Garden with Insight v1.0 Help: stress/constraint
A stress or constraint on plant growth is anything that reduces plant growth from the optimal. Plants in shade are stressed, as are plants near polluting stacks or
drowned by silt near a river. Much work is being done to study the effects of various stresses, many
human-made, on plant growth.
In this simulation, there are two sets of stresses simulated: for general growth and for root growth. Each
stress factor (or growth constraint) ranges from zero to one. Because
these factors are used to reduce new growth by multiplication, a factor of one is best and a factor of zero is
The above ground stresses are: temperature stress (caused by too high or too low temperatures), water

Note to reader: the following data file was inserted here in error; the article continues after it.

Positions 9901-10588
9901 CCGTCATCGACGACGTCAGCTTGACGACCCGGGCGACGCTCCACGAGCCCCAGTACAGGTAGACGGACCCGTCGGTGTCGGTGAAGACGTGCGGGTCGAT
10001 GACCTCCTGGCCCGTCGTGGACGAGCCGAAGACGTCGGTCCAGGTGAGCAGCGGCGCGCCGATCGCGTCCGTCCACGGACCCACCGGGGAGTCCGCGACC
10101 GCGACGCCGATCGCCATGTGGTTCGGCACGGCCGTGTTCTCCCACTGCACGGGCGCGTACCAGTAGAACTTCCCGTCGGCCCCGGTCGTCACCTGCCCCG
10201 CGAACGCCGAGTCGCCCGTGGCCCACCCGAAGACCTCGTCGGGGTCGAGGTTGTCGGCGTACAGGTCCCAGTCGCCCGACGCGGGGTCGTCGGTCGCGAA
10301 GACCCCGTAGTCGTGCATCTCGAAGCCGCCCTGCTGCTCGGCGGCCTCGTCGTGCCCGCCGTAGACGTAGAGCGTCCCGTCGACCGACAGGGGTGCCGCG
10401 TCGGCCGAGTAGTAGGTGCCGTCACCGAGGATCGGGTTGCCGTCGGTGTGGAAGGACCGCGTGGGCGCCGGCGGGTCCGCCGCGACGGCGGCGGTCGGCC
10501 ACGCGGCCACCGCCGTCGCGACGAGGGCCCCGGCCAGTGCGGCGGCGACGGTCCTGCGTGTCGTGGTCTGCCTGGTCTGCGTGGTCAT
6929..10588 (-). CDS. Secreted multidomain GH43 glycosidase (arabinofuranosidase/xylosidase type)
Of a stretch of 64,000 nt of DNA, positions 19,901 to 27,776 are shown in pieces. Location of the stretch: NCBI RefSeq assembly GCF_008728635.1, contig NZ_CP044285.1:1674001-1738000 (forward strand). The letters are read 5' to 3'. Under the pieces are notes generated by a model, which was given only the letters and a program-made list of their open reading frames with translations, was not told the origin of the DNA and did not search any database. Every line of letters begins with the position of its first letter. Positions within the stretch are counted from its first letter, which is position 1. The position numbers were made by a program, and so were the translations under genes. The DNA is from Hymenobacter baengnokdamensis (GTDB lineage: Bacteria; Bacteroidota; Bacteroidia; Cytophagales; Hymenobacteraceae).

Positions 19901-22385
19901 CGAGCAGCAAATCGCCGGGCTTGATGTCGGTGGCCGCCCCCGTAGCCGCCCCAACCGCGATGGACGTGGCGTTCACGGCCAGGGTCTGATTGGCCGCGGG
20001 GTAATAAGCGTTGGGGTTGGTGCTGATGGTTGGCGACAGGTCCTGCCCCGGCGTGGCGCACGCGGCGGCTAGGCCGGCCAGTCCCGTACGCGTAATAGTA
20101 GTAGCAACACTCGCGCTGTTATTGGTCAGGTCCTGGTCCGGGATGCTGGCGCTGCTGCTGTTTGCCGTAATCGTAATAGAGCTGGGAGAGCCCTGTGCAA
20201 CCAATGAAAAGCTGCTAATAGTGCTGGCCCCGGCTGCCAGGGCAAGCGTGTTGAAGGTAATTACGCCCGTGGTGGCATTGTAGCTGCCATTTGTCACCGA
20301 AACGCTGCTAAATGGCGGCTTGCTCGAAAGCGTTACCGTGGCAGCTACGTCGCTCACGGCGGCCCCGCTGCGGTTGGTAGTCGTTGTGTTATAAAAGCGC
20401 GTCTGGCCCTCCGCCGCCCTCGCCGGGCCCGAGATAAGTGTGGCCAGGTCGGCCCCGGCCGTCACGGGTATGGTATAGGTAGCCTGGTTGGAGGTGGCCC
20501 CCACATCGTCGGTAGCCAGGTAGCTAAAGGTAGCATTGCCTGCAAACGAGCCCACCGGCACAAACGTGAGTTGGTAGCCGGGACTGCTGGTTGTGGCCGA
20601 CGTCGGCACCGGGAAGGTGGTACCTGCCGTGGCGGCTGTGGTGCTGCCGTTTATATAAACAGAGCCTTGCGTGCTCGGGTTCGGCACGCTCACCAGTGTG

stress (caused by lack of soil water), aeration stress (caused by too little
air in the soil), nitrogen stress (caused by not enough nitrate in the
soil), and phosphorus stress (caused by not enough labile P in the soil).
The combined growth constraint for general growth is the smallest (worst) of these factors.
The root stresses for each soil layer are: temperature stress (a different
equation than the general temperature stress), aluminum toxicity stress (caused by too many aluminum
Al3+ ions in the soil), and soil strength stress (caused by too much soil
compaction). The combined growth constraint for root growth is the smallest (worst) of these factors.